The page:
A Day In the Life of a Life Coach

Posted on April 08, 2019  in  [ Criminal Justice, Government, and Public Administration ]

If you’re already thinking about becoming a life coach, then you probably know that the title of this blog post is a little misleading. See, there is no typical day for a life coach. That’s one of the best things about a job like this, especially if you’re someone who values flexibility, has great time management skills and is motivated to succeed.

Life coaches are usually in business for themselves. They work out of their homes or small offices. Life coaches work with clients that range from people who are already super motivated and looking to take the next step to those who are stuck or blocked and need help getting started with something. Some life coaches focus on specifics aspects of life like health, relationships or balance. Others work on career paths or with small businesses and executives. The goal of most coaching work is to help the client make changes to shift their lives and work. The coach doesn’t usually give answers, just suggestions and observations, letting the clients be responsible for executing change, rebalancing or restructuring.

Life coaches use skills like questioning and observation to motivate and challenge clients. They aren’t therapists, though. This work isn’t about analyzing the past; it’s about igniting the spark to help people and businesses more forward. Coaches help clients set and achieve goals and brainstorm what the path to get there might look like.

Because every client and type of coaching is different, no one day looks the same for a life coach. But there are some similarities in how time gets spent. Let’s look at those.

How Life Coaches Spend Time and Attention

1. Coaching

Coaching can take place on the phone, via videoconferencing, in person and even over text and email. This flexibility allows coaches to work with people all over the world. A coaching sessions will typically last 30-45 minutes. Coaches usually work with about 3-4 clients a day. Executive and small business coaching might occur all day. A coach may spend a few full work days with the team, meeting with each member individually. During the coaching session, clients report on progress, ask and answer questions and do exercises that help them consider new possibilities.

2. Following up

Coaches don’t usually see clients back-to-back. They like to take time in between meetings to reflect on the session, plan for future work and follow-up with the client via email or text with reminders. This follow-up time lets coaches decompress and be ready and focused for work with the next client. Many life coaches offer free sessions to potential new clients, so following up on requests like these also takes time. A business or executive coach may need to write up proposals and follow-up after team meetings with an owner, CEO or HR representative.

3. Advertising and paperwork

Because coaching is usually an entrepreneurial venture, coaches have to take time to build their businesses. This means writing blogs, updating social media, answering emails and coming up with marketing strategies like promotions, courses or webinars. This also looks like preparing contracts, new client information packets and other office work.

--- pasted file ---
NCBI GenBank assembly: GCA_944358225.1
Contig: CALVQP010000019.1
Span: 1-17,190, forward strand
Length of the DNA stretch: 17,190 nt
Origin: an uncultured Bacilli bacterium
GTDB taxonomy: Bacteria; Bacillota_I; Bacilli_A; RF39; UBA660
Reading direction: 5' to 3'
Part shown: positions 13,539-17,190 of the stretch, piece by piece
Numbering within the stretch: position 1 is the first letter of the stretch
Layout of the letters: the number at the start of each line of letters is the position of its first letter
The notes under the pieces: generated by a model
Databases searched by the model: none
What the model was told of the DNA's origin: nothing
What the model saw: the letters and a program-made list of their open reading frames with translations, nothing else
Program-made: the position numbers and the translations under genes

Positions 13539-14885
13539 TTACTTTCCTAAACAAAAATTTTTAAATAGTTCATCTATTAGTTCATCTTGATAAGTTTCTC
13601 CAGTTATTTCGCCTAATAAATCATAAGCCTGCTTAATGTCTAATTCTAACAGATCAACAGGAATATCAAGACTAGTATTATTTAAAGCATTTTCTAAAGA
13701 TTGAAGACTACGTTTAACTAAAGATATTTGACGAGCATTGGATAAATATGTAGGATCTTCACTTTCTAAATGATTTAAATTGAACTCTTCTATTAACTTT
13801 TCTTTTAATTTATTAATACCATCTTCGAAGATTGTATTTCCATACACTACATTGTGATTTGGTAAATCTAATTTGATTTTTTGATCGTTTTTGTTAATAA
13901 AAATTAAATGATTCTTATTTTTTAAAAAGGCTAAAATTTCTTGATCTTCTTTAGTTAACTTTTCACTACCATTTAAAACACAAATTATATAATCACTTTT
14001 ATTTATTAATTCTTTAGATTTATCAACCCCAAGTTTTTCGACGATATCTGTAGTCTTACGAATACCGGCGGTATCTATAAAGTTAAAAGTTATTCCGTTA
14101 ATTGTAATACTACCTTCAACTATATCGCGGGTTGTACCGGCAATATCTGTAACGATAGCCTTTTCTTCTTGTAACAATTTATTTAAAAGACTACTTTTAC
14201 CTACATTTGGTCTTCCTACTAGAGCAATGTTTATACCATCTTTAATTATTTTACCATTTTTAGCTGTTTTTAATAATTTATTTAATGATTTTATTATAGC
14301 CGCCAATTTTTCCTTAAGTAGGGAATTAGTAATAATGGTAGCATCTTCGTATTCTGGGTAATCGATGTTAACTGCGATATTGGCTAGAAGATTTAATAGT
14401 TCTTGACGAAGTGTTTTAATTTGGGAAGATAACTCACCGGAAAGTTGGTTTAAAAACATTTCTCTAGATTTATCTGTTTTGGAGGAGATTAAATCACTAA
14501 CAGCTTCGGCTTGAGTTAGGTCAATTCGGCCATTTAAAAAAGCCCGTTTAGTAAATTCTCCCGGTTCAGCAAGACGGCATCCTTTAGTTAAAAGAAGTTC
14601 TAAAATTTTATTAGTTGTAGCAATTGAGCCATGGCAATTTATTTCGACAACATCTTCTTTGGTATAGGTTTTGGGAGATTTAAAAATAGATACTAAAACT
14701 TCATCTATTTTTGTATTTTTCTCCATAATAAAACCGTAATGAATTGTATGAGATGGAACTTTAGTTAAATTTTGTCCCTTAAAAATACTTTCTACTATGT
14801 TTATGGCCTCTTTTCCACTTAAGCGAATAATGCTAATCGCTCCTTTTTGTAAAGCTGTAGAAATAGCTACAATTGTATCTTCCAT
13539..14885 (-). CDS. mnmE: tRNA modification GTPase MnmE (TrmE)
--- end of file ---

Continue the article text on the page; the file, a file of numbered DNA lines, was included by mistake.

4. Networking

Coaches like to stay in touch with the community they serve and the one they belong to. Coaches often meet with each other for continued professional development and brainstorming. They may share client concerns or roadblocks and get feedback from colleagues. Coaches also attend events where potential clients might be. For example, small business and executive coaches attend business conferences and local meetings.

5. Practicing self-care

Coaches spend a lot of time in other people’s heads. They have to be empathetic in order to really help a variety of clients. This can lead to burn out if the coach doesn’t invest time in taking care of themselves. This looks like working out, yoga, meditation, making time for breaks, getting out into nature, eating well and having boundaries about work hours.

If life coaching sounds like a field you’d be interested in pursuing, check out the Master of Science in Psychology with an Emphasis in Life Coaching degree at Grand Canyon University College of Humanities and Social Sciences.

To learn more about how Grand Canyon University’s College of Humanities and Social Sciences prepares students to become life coaches, visit our website or click the Request More Information Button on this page.

About College of Humanities and Social Sciences

As the title of our blog suggests, these posts by College of Humanities and Social Sciences (CHSS) faculty and special guests will engage, inform and challenge you in a myriad of ways. The posts reflect the diversity of our programs of study: degrees that are traditional (history), current (justice studies and communications), academic (English literature) and career-oriented (psychology, counseling, criminal justice and government). Here, there is something for everyone.


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